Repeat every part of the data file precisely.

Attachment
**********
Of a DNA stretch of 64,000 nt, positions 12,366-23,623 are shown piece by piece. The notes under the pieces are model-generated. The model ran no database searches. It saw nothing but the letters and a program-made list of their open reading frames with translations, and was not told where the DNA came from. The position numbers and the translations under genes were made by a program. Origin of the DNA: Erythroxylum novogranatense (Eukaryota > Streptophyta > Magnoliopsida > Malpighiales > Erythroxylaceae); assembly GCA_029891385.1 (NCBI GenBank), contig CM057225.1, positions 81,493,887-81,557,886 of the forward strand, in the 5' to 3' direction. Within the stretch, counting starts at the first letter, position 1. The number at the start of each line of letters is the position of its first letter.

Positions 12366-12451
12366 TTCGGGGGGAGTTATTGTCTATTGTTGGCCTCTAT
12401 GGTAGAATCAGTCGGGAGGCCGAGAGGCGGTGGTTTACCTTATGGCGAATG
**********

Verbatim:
Of a DNA stretch of 64,000 nt, positions 12,366-23,623 are shown piece by piece. The notes under the pieces are model-generated. The model ran no database searches. It saw nothing but the letters and a program-made list of their open reading frames with translations, and was not told where the DNA came from. The position numbers and the translations under genes were made by a program. Origin of the DNA: Erythroxylum novogranatense (Eukaryota > Streptophyta > Magnoliopsida > Malpighiales > Erythroxylaceae); assembly GCA_029891385.1 (NCBI GenBank), contig CM057225.1, positions 81,493,887-81,557,886 of the forward strand, in the 5' to 3' direction. Within the stretch, counting starts at the first letter, position 1. The number at the start of each line of letters is the position of its first letter.

Positions 12366-12451
12366 TTCGGGGGGAGTTATTGTCTATTGTTGGCCTCTAT
12401 GGTAGAATCAGTCGGGAGGCCGAGAGGCGGTGGTTTACCTTATGGCGAATG